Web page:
Systemically speaking, it seems like Obsidian took several of the lessons learned from Pillars of Eternity to heart and doubled down on that title’s approach to character creation and combat. The maps are less sprawling than those found in Pillars, aiding overall performance (only one dipped below 60fps, as opposed to regular visits to 30-40fps in the prior title) and keeping combat encounters a little tighter. A side-quest might see your party of four battling a couple of groups of four or five apiece in a small village or patch of wilderness, which is definitely toned down from Pillars.
Combat basics in Tyranny rest on a similar mechanic of attack type (formed from an amalgamation of stats and equipment quality) versus defense type (formed from much the same thing) but expands the feature set to include powerful companion combo abilities and a wonderfully open-ended custom spell creator. The latter takes a while to flourish, but ultimately provides mage characters with the tools to handle all kinds of different roles (and switch those roles with a whole new set of spells pretty much whenever they please). With this apparatus you can create, for example, a far-ranging illusory pit spell that’s so convincing that it not only knocks foes prone but applies bleeding damage as well.
The weaknesses present in this system are much the same as in Pillars of Eternity. You can quickly fall into a pattern of positioning and attacks that enables you to deal with whatever Tyranny throws at the party. Enemy variety in this game is fairly limited too, extending to various groups of humans (usually of a Warrior Tank, Spellcaster, Ranged Guys mix), a few humanoid beasts, and some magical ghosts. Once you’ve cracked how to handle each particular group, the precise make-up of each encounter can start to become a little bit irrelevant. In Tyranny’s favour here is the overall running time. Figuring this stuff out with five hours of game left is better than doing so with another 30-some still to go.
Issues with pathfinding and some erratic party AI behaviour haven’t really been resolved since their late introduction to Pillars either.
The party Stronghold equivalent in this game has a series of defined, useful functions; from upgrading armour to researching new spells. But it suffers from the fact that the majority of its systems get fully up and running just as the game is reaching its climax. Tyranny’s ending is blatantly set up for a sequel (it resolves much of what it sets out, but leaves a door gaping open for more at the conclusion), but that’s not really a great reason for cramming a lot of the ‘home base’ upgrade mechanics into the final hours.
Unique, interesting items (which became more of a thing in Pillars post-DLC) are present in this game as Artifacts. They share a similar reputation meter to the one you hold with all factions and allies in the game, unlocking abilities as your influence in the world spreads. Where factions and individuals are concerned, either loyalty or fear can unlock (different) abilities. This is in-keeping with Tyranny’s, and Obsidian’s, general philosophy of there being no ‘trap’ choices in their RPGs, just different consequences for following opposite routes.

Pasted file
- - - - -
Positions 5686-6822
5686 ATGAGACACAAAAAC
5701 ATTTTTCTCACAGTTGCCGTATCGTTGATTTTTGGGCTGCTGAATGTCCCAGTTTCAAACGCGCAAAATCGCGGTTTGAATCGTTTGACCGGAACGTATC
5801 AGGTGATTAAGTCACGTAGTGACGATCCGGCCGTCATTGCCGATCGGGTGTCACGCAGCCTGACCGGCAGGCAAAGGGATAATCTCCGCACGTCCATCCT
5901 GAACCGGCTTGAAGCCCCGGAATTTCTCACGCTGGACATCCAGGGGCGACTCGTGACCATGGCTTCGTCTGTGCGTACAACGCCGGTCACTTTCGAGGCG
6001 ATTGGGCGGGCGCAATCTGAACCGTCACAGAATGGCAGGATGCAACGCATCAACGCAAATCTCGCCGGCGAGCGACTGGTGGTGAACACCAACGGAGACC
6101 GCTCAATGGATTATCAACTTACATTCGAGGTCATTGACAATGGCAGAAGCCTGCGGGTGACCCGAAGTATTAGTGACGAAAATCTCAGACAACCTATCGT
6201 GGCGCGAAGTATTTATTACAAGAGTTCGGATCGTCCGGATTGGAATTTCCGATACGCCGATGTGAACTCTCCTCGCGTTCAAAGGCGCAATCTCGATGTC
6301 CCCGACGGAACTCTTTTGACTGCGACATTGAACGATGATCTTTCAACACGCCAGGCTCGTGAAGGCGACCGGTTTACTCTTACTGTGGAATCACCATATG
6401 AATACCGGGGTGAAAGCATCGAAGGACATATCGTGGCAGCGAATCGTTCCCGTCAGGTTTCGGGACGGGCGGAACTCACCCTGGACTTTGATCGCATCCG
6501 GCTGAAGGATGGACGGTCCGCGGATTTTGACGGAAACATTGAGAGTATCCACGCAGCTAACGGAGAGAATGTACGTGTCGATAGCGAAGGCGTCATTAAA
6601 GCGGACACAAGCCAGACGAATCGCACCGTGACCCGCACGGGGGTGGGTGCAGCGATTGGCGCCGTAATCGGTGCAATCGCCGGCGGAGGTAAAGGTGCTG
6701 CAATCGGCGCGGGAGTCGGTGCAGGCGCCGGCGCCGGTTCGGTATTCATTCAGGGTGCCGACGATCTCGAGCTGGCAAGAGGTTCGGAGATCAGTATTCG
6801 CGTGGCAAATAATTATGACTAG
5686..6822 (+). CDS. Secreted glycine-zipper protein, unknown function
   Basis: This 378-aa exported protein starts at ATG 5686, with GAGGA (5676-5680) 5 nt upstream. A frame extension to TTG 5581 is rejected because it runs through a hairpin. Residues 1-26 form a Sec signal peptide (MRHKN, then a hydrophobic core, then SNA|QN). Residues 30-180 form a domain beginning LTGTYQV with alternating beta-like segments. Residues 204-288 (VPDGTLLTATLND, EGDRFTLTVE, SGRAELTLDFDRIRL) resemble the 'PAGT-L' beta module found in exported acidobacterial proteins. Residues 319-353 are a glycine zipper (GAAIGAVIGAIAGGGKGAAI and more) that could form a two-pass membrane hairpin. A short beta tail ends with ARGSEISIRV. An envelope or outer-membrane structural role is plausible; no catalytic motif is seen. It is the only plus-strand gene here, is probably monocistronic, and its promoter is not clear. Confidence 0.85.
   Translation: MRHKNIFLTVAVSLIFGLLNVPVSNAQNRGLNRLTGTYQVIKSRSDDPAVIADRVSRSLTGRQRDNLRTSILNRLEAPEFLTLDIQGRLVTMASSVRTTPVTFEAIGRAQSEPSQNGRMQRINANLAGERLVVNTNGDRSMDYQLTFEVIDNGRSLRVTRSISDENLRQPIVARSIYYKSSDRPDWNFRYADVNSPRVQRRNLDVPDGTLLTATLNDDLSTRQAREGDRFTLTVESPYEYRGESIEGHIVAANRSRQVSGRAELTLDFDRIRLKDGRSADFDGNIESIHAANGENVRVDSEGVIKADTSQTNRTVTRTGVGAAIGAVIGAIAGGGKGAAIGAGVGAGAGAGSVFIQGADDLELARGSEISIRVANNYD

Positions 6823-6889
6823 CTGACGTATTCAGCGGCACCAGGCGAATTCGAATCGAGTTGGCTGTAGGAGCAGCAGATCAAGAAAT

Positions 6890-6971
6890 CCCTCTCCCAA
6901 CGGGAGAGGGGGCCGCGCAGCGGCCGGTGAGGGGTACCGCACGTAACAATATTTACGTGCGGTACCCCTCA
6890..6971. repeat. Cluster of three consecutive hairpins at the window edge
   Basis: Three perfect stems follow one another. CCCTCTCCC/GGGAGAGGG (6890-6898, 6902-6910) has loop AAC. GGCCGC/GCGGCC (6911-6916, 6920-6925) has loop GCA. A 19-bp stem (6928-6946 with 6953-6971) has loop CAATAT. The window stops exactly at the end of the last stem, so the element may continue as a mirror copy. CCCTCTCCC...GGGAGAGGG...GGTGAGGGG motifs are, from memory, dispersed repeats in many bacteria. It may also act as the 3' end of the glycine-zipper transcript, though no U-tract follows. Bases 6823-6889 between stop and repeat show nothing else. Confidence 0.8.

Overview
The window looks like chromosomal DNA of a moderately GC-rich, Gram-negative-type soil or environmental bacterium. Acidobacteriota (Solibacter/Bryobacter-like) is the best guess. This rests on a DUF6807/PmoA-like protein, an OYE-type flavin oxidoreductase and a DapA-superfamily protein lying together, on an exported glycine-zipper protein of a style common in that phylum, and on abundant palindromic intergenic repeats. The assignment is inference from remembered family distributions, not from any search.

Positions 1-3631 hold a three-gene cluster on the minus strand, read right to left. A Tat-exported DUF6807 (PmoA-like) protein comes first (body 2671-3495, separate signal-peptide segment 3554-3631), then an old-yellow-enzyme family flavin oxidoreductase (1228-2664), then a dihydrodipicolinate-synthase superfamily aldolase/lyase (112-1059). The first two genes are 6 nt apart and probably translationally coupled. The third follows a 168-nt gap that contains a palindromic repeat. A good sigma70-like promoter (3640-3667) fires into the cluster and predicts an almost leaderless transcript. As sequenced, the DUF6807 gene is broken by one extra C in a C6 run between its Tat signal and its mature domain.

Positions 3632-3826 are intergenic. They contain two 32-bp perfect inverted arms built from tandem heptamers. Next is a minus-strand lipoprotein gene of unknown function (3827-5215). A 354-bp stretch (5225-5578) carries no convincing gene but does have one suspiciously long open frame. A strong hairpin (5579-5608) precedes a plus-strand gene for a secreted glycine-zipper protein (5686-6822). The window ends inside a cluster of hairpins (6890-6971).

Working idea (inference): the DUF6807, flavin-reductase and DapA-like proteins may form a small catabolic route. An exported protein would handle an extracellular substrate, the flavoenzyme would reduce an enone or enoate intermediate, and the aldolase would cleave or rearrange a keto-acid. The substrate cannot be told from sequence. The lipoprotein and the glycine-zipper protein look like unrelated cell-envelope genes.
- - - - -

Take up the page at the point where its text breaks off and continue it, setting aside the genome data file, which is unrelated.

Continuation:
Oddly, despite Tyranny mining more unusual creative material, the game does still echo a couple of the main themes from Pillars. Imperial power (though this time you’re a direct agent of that power) and curious, ancient technologies loom large in the narrative. In contrast to the grim subject matter, it’s an often much funnier game than Pillars, offering plenty of opportunities for arsehole japery in the dialogue options.
Obsidian’s much-admired writing talents are reflected most clearly in the depth of their fantasy realm, and the confidence in casting you as the evil empire’s middle-manager (even though this does drift disappointingly towards ‘one true special guy’ before too long). Moment to moment segments of writing vary in quality, as you might expect from a collaborative project, but there’s an embracing coherence to the portrayal of your unpalatable administrative duties. Companions, too, are broadly well written and diverse in tone, with a few interesting dynamics to explore if you opt to take the time to do so.
Tyranny puts Obsidian’s strengths in world creation to the fore, and allows them to stretch their creative legs into less explored areas of fantasy RPGs. There are plenty of genuinely horrendous acts to witness, but the game is nuanced enough to stay focused on the complexities of balancing the vanguard of a volatile invasion with your legal duties as a Fatebinder. The shorter length makes replays a realistic possibility, and the frame-work is in place for additional campaigns to play out in ways that are significant. After completing the game, I noted one particular Steam achievement indicating a faction path that I hadn’t even considered possible. It suffers from back-loading a few important game mechanics (and a glut of quality items) in the accelerated rush towards an abrupt conclusion, but Tyranny’s many other redeeming qualities make it another classically-informed RPG success.